BRUNO AND THE CHOCOLATE WAR
A short story by Martin Walker
The prosperity of the small French town of St Denis in the Périgord had rested for sevencenturies upon its weekly market, the oldest and largest in the region. Its continued success and security were therefore a priority for the local policeman, Bruno Courrèges. He was usually to be seen patrolling the town’s two main squares and the long street that joined them shortly after seven each Tuesday morning when the stalls were being set out.
Bruno always enjoyed watching as the stalls were loaded with cheeses and salamis, fruits and vegetables, ducks and geese, fish, oysters, mushrooms and chickens. Between them were other stalls that measured the changes in French as well as tourist tastes. Only one still offered the traditional aprons and housecoats that once clad the farmers’ wives. But several sold comic T-shirts, miniskirts and the kind of metal-studded high-heeled boots that once were associated with particular tastes. More and more of them offered organic soaps and obscure teas that Bruno had never heard of, hand-carved wooden toys, used books and garish covers for mobile phones.
Bruno knew most of the stallholders well, and his patrol was punctuated by handshakes with the men, and the bise of greeting to women of all ages. And the stallholders usually bent down to stroke Bruno’s basset hound, Balzac, or offer the dog some tiny treat from their stalls. Sometimes in summer when the usual ranks of regulars were swollen by new merchants, there were arguments that Bruno had to manage over whose stall should go where, or challenges to the accuracy of Fat Jeanne’s tape measure. A woman of almost spherical shape with a booming laugh, she even referred to herself by the nickname by which everyone knew her.
Jeanne was la mère du marché, the town employee who collected five euros for each metre of frontage for every stall. She stashed the money in an ancient leather bag that she carried securely across her ample body. One centimetre over the metre was acceptable but anything over two centimetres was not and Jeanne would then demand payment for a second metre. Bruno recalled with a smile one salesman offering discount tools who used one of his own saws to carve off an excess sliver of wood no wider than his finger. Among Bruno’s various duties was to escort Jeanne to the bank just before it closed at noon and deposit the cash in the town’s account. On the busy days of the tourist season she would bank over a thousand euros. In the depths of winter, it fell to two or three hundred.
Bruno kept a watchful eye on Jeanne and her cash and on any strangers around the market. One morning in November he spotted an unfamiliar African youngster loading a trolley from a van he recognized. Bruno stopped, greeted the youth and shook hands.
‘Where’s Léopold?’ he asked.
‘He’s already at the stall,’ came the reply. ‘I’m his nephew, Cali, down here from Paris to learn the market trade.’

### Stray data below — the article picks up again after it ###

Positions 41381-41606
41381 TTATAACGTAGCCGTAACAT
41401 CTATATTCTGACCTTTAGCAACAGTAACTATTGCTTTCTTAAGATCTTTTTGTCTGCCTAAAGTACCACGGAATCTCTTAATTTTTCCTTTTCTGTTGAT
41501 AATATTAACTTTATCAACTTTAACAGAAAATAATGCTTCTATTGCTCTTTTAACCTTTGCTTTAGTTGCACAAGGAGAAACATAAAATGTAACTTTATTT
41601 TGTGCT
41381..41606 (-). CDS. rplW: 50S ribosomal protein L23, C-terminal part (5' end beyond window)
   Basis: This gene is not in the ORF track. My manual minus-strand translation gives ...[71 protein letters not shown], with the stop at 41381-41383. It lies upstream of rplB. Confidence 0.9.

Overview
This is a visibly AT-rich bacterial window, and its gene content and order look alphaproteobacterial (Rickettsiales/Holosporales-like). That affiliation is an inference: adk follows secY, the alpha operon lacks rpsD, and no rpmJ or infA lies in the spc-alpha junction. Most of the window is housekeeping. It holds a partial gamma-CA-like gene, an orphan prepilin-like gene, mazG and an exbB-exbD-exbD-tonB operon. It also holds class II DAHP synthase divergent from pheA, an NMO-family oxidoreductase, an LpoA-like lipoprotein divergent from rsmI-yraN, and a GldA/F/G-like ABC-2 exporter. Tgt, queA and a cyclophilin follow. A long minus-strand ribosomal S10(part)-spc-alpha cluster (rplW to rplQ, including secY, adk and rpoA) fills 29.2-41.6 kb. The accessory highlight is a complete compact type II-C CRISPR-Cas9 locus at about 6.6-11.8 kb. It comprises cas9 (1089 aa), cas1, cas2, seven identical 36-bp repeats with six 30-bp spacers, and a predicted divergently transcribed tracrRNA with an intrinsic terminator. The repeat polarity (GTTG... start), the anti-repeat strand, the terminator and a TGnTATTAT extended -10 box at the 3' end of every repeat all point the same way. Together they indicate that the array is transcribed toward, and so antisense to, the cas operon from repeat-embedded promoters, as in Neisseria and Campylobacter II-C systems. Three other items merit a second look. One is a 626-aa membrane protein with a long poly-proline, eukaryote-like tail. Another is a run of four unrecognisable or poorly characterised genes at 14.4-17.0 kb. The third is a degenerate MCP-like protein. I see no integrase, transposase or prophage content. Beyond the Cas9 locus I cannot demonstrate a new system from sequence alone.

‘What are you selling?’
The square metal tins and boxes of small plastic cups were something new. Léopold usually sold cheap T-shirts and sunglasses, leather belts and bolts of African cloth.
‘African coffees and chocolate,’ Cali replied with a friendly smile. ‘It was my idea to try something new. Uncle Léo sells almost nothing this time of year.’
Bruno nodded. Léopold usually stayed until the last market before Christmas and thenflew home to Senegal for two or three months, visiting family and buying new stock for the next season. Bruno wished the young man luck and walked on to complete his circuit before seeking out Léopold’s stall, where an electric kettle was steaming behind the counter, plugged into one of the sockets that St Denis provided – for an extra fee.
Léopold was an old friend, a regular at the market years before Bruno’s arrival, and he’d once helped Bruno make an arrest during a brief period of trouble between Chinese vendors and the traditional Vietnamese food stalls they were trying to replace. The big Senegalese in his flowing robes opened his arms to hug Bruno and the two men brushed cheeks. Bruno could see that several tins of coffee plus three cafetières, plastic cups and sachets of sugar now took up a third of Léopold’s two-metre-wide stall. The tins carried labels to show the coffee inside came from all over Africa: Kenya, Tanzania, Rwanda, Ivory Coast, Cameroon and Ghana. Against each tin stood a block of dark chocolate from that country. A hand-lettered sign announced that the coffee was one euro a cup, which was cheaper than the one euro thirty cents most cafés now charged.
‘None of your coffee comes from Senegal,’ said Bruno.
‘People have just started growing it there and I hope we’ll have some next month,’ said Léopold.
‘Try a cup of one of the other brands.’
Bruno chose the Ivory Coast, since he’d been stationed there for several months while in the French army. He still remembered the taste of the coarse local coffee, the robusta version that he and most French people had grown up drinking before the finer arabica coffee began to take over the market.
‘On the house,’ said Cali, who had joined them.
Bruno grinned and shook his head, placing a single euro coin on one of the tins. ‘You know you have to give Jeanne an extra two euros if you’re using electricity,’ he said. ‘
‘And what do you do for water?’
Cali pointed to a large plastic bidon holding twenty litres that was stashed behind the stall. ‘And I’ll rinse out the cafetières at the public fountain. We have it all planned out.’
The complete Bruno and the Chocolate War story can be read here.